Wheaton Village’s Paperweight Weekend 1998 intervened between the Spring and Summer Meetings that year. A superlative overview of the Weekend by Treasurer Andy Dohan is featured in the Chapter’s June, 1998 Newsletter, Vol. 5 No. 3, and reappears in PCA’s Quarterly Newsletter No. 131 for Quarter 2, 1998. Three photos accompany the article as printed in the Chapter’s Newsletter. One shows Dan McNamara, Bob Banford and Ray Banford during the Saturday evening cocktail hour, one has Thelma Kruger standing next to Ken Rosenfeld (one of her favorites), Barry Schultheiss, PCA Treasurer, and James Lefever, PCA Vice President at that time, and one with President Kruger and Treasurer Dohan presenting a check for $2600, proceeds of the previous summer’s Grand Paperweight Raffle, to Gay and Barry Taylor, with Christine Kressley standing in for her father, Paul Stankard, who had donated the Grand Prize Paperweight. During this Weekend, Jim Lefever consented to give his celebrated “show and tell” lecture/demonstration on paperweight-related objects, one of his two major collecting areas, and agreed to be available on Saturday, January 23, 1999. Also during this Weekend, PCA President June Morfe agreed to publicize the Chapter’s Sealed Bid Auction of the eight hardcover Sotheby’s New York Historical Society 1/18/95 Auction Catalogs mentioned earlier by including the following letter with the next PCA Newsletter (which was issued during the first two weeks of July): Dear Paperweight Enthusiast: About 18 months ago, the coveted HARDCOVER, full color, limited edition Sotheby’s New York Historical Society 1/18/95 Auction Catalog was offered at raffle by several PCA Chapters. This letter is directly to those of you still eager to acquire this volume, arguably the most beautiful paperweight book ever published and an instant classic. Through a stroke of good fortune, Delaware Valley Chapter-PCA has run across a cache of EIGHT (8) of these highly desirable volumes, still in shrink-wrap. And we hereby offer them to the PCA membership in a sealed bid auction that will run through this summer. Bids must be received by August 14, 1998 and will be opened at DVPCA’s Fall Meeting on October 10, 1998. According to Sotheby’s, these volumes were printed, in a very limited edition, as marketing tools for the auction house and were never intended for sale. To ensure the widest possible distribution of these EIGHT copies, only one bid per entrant will be permitted. The minimum acceptable bid will be $100. Proceeds will enhance the Chapter’s educational mission. To enter, complete the tear-off slip and mail to Andrew H. Dohan, Lentz, Cantor and Massey, Ltd., 20 Mystic Lane, Chester County Commons, Malvern, PA 19355. Enthusiasm for these beautiful, rare and highly significant auction catalogs runs high. So enter the top dollar amount you can live with and hope that yours one of the EIGHT highest bids opened on 10/10/98. In case of a tie, the bid with the earliest postmark will win. Send no money now; if yours is one of the EIGHT winners, you will be contacted. Good luck to all Sincerely yours, Stanley B. Kruger, President, DVPCA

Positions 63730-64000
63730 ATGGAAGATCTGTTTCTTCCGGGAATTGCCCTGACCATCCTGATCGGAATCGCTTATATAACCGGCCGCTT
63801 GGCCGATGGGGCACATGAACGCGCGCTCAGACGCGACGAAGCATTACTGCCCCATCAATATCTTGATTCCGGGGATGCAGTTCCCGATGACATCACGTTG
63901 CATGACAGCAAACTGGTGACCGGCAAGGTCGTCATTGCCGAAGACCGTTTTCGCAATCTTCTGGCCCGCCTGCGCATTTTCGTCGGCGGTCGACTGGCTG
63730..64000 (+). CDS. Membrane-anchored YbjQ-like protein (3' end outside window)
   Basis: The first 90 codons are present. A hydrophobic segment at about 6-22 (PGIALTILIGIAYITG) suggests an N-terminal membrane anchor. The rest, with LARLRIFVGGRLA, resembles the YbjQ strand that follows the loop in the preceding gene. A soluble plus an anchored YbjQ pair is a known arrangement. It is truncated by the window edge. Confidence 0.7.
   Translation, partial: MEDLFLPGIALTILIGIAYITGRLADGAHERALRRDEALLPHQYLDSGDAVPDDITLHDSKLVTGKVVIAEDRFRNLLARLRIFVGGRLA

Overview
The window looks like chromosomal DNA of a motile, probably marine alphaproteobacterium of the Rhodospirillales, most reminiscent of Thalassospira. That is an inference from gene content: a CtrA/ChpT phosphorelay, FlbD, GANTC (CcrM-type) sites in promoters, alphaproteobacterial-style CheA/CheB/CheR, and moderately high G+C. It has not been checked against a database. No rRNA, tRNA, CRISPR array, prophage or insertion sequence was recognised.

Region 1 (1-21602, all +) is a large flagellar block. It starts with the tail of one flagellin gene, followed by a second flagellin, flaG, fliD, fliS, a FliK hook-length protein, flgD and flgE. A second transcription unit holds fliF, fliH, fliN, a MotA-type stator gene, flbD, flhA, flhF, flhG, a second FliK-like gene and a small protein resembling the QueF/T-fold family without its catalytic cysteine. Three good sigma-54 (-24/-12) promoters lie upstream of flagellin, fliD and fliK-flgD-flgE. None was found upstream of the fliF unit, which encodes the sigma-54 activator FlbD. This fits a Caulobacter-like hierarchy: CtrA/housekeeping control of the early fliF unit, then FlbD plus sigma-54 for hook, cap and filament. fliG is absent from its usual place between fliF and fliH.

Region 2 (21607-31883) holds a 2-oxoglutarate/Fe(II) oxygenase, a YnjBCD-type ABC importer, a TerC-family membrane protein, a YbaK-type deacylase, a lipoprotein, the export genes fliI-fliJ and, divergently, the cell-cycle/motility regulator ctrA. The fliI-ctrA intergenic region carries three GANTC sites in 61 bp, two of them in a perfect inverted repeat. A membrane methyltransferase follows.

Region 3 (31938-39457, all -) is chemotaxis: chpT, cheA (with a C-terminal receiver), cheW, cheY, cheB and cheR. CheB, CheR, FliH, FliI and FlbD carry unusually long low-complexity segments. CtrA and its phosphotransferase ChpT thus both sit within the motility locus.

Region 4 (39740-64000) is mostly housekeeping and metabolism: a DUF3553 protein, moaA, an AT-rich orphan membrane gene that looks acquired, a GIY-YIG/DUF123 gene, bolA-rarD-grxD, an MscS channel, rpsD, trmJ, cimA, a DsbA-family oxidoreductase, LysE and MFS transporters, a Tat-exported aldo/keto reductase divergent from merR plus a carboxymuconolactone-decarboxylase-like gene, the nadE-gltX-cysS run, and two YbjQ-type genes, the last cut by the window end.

The Summer Meeting of 1998 was held at---where else---Williamson Restaurant, Horsham, PA on July 11. Paperweight signature canes were the theme of the day. The Morning Program was “Identify the Mystery Signature Canes Contest.” On a long, narrow table at the rear of the Madison Room, 34 assorted weights greeted the attendees, some covered over so that one could only see the signature cane embedded in the glass. These weights were numbered and each member was given a game sheet and asked to identify the weights using only the signature canes and no other aspects of the piece. The group puzzled over the mystery weights for about 45 minutes, after which Andy Dohan made the identifications. Barbara Stitt had the most correct answers with 22 of 34; Kay Reid was second with 16. Both won prizes.

During the business meeting, President Kruger announced that due to the Darlington donation of books, periodicals and papers, the Chapter was now in possession of a complete color file of DVPCA quarterly Newsletters and joked that this file would be required reading for all prospective new members, there being one in the room (Judy Crawley). The President asked for, and was voted, authority to purchase a 19” combined TV/VCR for the club’s use. Treasurer Dohan reported a Treasury balance of $4856.20, after donations of $2600 each had been made to the Museum of American Glass at Wheaton Village and the Bergstrom-Mahler Museum in Neenah, WI, proceeds of the Grand Paperweight Raffle.